29 MAY 1993, Page 26

Why the roof fell in

Andro Linklater

ABLAZE: THE STORY OF CHERNOBYL by Piers Paul Read Seeker & Warburg, f16.99, pp. 478 In his classic study of witchcraft in the Sudan, Professor Evans Pritchard told the story of an Azande tribesman killed by a barn which collapsed on him as he slept. What a Westernised society might have taken to be an accident caused simply by the effect of termite action coinciding with barn occupancy, the Azande saw as an event with meaning and purpose. To make sense of the man's death, they ascribed it not to chance but to a witch's spell.

That need to understand why a catastro- phe occurred, rather that simply to identify the cause, may be primitive but it is by no means confined to primitive societies. As Piers Paul Read clearly demonstrates in Ablaze, when the Number Four nuclear reactor at Chernobyl blew up on 26 April 1986, it not only set off an urgent search to find out what caused the explosion but an equally urgent attempt to make sense of it by blaming any convenient scapegoat, from hooligans to bureaucrats. It is that confu- sion which he has attempted to clear up, using extensive interviews and documenta- tion only made available since the collapse of communism.

The RBMK reactor functioned like a giant kettle, converting water to steam in order to turn a turbine which generated electricity. The heat was produced by neu- tron activity coming from the controlled fission of enriched uranium rods, embed- ded in a block of graphite. Their activity was moderated by circulating water and by boron rods which could be inserted into the graphite, both of which absorbed neutrons. In crude terms, for control to be main- tained, the heating effect of neutron activi- ty, the cooling effect of water, and the neutralising effect of boron had to be kept Strange last request, wanting his ashes emptied in a parking-lot when nobody was looking.' in equilibrium.

When that balance was disturbed, in the course of an experiment, too little water was left in the system to absorb the neu- trons. In a vicious circle referred to as 'a positive void coefficient', their activity pro- duced more heat, converting more water to steam, which thus permitted greater neu- tron activity, and the production of still more heat. When the operators finally pushed the safety button, dropping all the boron rods into the reactor to absorb the neutrons, it produced instead a further huge surge in radioactivity, followed by a steam explosion which blew the protective shield off the reactor, releasing a stream of radioactive gases into the atmosphere.

Compared to the enormous quantity of atmospheric radiation produced by nuclear weapons testing, Chernobyl's contribution was comparatively small — on a graph line, it makes a Matterhorn shape in 1986 and 1987 which is dwarfed by the Himalayan peaks of the 1950s and 1960s before atmo- spheric tests were banned. Nevertheless, it contaminated vast areas of Ukraine, Byelorussia and Russia; it led directly to 31 deaths, and indirectly through leukaemias, cancers, and stress, to an incalculable num- ber more; it played a considerable part in discrediting communism and encouraging Ukrainian and Byelorussian nationalism; and momentarily it presented in the stark- est possible form the Faustian compact every industrialised society makes with technology, that its citizens should be pro- vided with an ever-increasing amount of energy in exchange for the certain, ineradi- cable degradation of the environment.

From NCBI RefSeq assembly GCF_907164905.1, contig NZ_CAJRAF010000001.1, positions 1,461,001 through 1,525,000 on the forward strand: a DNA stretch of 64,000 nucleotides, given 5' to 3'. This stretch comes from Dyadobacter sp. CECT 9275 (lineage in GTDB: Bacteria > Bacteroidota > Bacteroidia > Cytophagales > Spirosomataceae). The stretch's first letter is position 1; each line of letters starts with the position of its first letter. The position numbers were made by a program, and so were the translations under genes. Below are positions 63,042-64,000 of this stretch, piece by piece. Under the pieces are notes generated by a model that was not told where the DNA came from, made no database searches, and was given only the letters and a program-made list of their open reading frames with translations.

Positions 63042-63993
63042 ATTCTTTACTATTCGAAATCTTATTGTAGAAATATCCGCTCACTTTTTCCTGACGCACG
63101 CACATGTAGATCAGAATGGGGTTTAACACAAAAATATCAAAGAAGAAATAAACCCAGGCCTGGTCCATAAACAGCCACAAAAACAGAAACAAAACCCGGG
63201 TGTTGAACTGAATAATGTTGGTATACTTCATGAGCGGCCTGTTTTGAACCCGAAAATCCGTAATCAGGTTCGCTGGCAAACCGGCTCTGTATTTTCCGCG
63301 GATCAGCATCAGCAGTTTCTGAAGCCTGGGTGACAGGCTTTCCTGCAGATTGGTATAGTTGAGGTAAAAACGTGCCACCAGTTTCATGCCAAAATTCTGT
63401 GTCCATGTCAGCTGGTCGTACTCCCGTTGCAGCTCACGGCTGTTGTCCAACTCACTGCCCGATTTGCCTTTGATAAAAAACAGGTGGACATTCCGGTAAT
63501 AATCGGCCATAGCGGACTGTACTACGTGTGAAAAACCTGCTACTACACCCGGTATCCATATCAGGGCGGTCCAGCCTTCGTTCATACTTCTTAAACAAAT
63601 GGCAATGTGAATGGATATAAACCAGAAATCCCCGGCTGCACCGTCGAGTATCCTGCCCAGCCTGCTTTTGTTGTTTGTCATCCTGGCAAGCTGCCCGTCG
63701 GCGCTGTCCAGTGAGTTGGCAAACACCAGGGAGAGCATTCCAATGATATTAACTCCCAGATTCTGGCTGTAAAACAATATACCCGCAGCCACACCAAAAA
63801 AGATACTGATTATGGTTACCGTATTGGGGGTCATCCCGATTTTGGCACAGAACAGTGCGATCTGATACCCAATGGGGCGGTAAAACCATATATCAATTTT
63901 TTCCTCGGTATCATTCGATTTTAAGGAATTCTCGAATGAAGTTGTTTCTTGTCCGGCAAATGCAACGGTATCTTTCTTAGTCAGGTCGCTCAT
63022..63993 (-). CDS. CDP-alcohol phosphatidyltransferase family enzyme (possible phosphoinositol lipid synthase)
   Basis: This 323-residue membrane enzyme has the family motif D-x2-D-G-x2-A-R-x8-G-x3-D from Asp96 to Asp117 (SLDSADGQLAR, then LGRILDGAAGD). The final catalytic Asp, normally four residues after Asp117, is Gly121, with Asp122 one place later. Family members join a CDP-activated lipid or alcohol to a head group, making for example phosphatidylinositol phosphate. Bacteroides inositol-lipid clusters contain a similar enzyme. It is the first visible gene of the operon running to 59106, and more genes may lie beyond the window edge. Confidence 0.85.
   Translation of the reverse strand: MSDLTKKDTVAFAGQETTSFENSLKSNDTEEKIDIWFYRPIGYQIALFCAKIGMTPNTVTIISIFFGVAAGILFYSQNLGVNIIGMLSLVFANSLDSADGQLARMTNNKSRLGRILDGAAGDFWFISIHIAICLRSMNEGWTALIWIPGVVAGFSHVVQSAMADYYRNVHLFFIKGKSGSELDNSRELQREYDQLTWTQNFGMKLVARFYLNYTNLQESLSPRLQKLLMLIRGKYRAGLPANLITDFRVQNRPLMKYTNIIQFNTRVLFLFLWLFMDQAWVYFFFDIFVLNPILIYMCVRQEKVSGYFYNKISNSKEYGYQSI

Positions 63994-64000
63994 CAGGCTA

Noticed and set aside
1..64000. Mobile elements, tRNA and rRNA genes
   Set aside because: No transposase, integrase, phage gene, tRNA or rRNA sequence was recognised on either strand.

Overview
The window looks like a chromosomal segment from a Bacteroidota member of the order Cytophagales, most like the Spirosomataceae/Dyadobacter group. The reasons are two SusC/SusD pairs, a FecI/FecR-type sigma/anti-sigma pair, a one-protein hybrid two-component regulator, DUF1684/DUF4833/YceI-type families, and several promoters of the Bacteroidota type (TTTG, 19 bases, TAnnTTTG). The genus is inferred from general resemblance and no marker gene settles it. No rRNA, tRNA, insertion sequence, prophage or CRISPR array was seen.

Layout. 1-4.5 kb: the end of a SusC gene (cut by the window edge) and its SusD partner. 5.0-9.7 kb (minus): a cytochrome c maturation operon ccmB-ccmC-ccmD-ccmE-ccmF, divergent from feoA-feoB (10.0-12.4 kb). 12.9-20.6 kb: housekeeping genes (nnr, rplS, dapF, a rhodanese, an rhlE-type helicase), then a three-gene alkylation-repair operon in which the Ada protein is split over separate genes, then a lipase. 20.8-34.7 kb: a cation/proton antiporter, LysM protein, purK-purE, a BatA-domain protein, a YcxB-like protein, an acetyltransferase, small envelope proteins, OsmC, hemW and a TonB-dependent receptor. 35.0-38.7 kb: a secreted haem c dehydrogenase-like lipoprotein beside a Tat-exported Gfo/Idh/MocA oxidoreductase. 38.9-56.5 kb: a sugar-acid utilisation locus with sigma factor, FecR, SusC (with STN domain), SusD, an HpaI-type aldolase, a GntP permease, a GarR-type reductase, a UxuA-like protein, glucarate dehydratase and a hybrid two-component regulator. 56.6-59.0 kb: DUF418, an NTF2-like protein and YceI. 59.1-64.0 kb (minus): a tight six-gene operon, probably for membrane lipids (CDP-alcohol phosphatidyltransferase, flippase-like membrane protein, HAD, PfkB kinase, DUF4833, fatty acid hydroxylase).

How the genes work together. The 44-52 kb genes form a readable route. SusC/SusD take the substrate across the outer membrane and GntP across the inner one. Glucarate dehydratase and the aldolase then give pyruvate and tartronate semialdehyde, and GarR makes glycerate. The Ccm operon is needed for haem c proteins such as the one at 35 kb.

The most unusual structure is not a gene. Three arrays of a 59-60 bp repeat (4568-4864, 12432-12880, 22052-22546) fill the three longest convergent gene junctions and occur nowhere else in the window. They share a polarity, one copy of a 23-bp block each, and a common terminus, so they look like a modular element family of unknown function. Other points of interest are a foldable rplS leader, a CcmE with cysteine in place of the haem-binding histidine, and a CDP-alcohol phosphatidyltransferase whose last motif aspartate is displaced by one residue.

Faced with the task of describing such a cataclysm, one can sympathise with Read's admission that 'one of my most difficult tasks has been to reduce it to manageable proportions'. The tone he adopts is as dry as a judge's summing-up, but his extraordi- nary range of interviews with protagonists, from Nikolai Ryzkhov, the prime minister, to engineers taking part in the experiment, enables him to convey with great vividness both the command mentality of Soviet soci- ety and the astonishing confusion and courage displayed by scientists, firemen and soldiers in the immediate aftermath of the explosion. Unfortunately, his reductionist approach has led him to eschew technical detail, so that while he clearly believes that building in the positive void coefficient was the cru- cial design fault, he does not explain what it was. More seriously still, he has deliber- ately ignored any wider implications of Chernobyl and concentrated on answering the manageable question — what caused the accident?

His manageable answer is that it was caused by design shortcomings exacerbated by operational misjudgments, both of which were fostered, as the International Atomic Energy Agency puts it, by the lack of a 'safety culture in nuclear matters, at a national level as well as locally'. Thus we are left with the implication that the only lesson to be learned from this unprecedent- ed catastrophe, the worst civil accident in history, is the need to beef up safety proce- dures.

The magnitude of the disaster demands a wider context than that if its significance is to be properly appreciated. The odds against another RBMK reactor failing before the end of the century are not long, and those of the already degraded concrete sarcophagus at Chernobyl breaking open in the same timespan are shorter still. These hazards, like the alternative risks presented by emissions from fossil fuels and by the radiation waste from our own safer nuclear reactors, are implicit in the energy demands made upon technology by all industrialised societies. It is impossible to opt out of the compact — the benefits have been enjoyed, the costs must be paid — but it is essential to try to realise what we have done, to understand why we have mort- gaged our descendants' environment to pay for our enjoyment. I cannot help wishing that a writer of Read's quality had addressed himself to that unmanageable, Azande question.